Oddly enough, the straightforward Android UI is where the camera app shines the most. Without a custom skin getting in the way, you have a large number of options at your disposal, which are otherwise obscured in other instances. Including a number of white balance pre-sets, focus modes, picture quality, color effects, and more.
It's just a shame that the camera itself is not up to the task. But at least you have a fighting chance to make that picture the best it can be. Though the biggest issue is, once again, the overall sluggishness and unresponsiveness of the phone itself.
There's a dedicated shutter button that is supposed to automatically send you into the camera app from anywhere else, in case a picture taking opportunity arises from out of the blue. In similar Android handsets, it takes about one to two seconds for the camera app to be launched. But in the Slider's instance, it's three to four. Sometimes more. Which can lead to frustration if the moment has been lost.
The camera app can also shoot video. Given the VGA resolution, the results are equally unexciting. But the strange thing is how it has its own dedicated icon in the Slider's application folder, called Camcorder. Which, again, is just the camera app, with the slider that goes between still shot and video mode being adjusted already. Very strange.
Battery life and verdict
Battery life is, unquestionably, the biggest issue with the LG Optimus Slider. The two other major problems are nothing to sneeze at. But a sluggish UI and poor data speeds are two issues that can, ultimately, be gotten used to. But the device's inability to hold a charge for a halfway reasonable amount of time is a major issue.
Even during standby mode, when the phone is not in use, with no applications running in the background (except for essential Android processes), the Slider will not last more than 24 hours. And doing almost anything will kill the battery life even faster.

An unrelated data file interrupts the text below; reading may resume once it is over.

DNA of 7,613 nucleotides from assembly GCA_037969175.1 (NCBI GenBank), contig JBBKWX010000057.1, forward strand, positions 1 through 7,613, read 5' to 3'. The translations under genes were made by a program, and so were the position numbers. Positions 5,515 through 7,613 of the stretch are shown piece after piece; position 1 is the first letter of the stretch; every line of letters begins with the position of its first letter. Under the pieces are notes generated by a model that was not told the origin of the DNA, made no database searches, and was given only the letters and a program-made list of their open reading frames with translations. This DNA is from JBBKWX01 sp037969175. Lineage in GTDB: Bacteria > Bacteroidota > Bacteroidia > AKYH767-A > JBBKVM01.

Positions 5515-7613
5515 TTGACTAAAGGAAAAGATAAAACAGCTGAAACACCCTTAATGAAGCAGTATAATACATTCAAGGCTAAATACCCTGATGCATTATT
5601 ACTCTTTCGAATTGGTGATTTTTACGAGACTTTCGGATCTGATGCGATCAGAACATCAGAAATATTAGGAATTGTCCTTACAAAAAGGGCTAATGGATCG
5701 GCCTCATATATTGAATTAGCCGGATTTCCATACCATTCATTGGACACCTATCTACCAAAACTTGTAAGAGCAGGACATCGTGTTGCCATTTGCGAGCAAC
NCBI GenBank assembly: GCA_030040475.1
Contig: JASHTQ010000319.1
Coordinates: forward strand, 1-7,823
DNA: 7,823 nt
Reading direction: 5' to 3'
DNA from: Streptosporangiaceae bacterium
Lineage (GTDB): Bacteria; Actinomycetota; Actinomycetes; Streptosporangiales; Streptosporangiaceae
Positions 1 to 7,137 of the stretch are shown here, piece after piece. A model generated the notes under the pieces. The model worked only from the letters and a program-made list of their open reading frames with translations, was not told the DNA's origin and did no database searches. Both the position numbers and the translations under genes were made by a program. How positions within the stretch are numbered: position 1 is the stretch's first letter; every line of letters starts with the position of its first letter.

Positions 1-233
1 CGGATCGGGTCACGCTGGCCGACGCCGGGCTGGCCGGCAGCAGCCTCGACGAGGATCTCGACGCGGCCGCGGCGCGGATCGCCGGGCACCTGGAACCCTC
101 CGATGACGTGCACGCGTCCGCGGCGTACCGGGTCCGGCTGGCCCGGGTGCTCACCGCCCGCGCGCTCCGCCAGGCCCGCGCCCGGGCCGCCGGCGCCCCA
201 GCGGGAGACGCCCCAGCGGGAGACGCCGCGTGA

For testing purposes, the Slider underwent light usage for just a single hour on a full charge. This included a 15 minute long voice call, a 15 minute session with a downloaded game, and another 15 minutes spent surfing the web with the WiFi enabled, the end result was a decrease of battery life of almost 50 percent.
In the end, battery life results, along with its data performance, is unacceptable.
Often when a budget phone is evaluated, it's easy to be either too kind or too harsh with a particular device's shortcomings. But not in the instance of the Slider; its issues are undeniable, no matter how one views them.
Sadly, there is not much to actually like about this device. The idea of it being a musically driven device is one that we wished we could have gotten into. Along with the surprisingly tasteful audio trimmings, in the form of notifications and ringtones that are actually enjoyable, is the means to discover new musical acts. Too bad it doesn't work nearly as well as it could.
We didn't like
The unavoidable truth is how the Slider is an absolute mess. The visually unappealing aesthetics is just the tip of the iceberg, one that at least has zero impact on its performance. Even the subpar resolution of the touchscreen and low megapixel count are hardly worth mentioning, in light of the legitimate issues that plague the device.
The absurdly slow speed of the phone is its first major red flag. The overall experience is not nearly as silky smooth as it could be, especially considering how it's an older version of Android, one that has no needless eye-candy getting in the way. Another major issue is its ridiculously inconsistent and across the boards slow data.
Given the issues we had downloading just a modest amount of content in a major city, one has to wonder how it would fare in other parts of the country. But without a doubt the most serious issue is the nonexistent battery life. If a phone can't be on standby mode for a full day of doing nothing, without completely dying, there is a serious problem.
There really is no nice way of putting it: the LG Optimus Slider is not a very good phone, and should be avoided at all costs. No matter what price point you're looking at, and no matter what your views are towards carriers, contracts, and everything in-between, there are most definitely better options out there.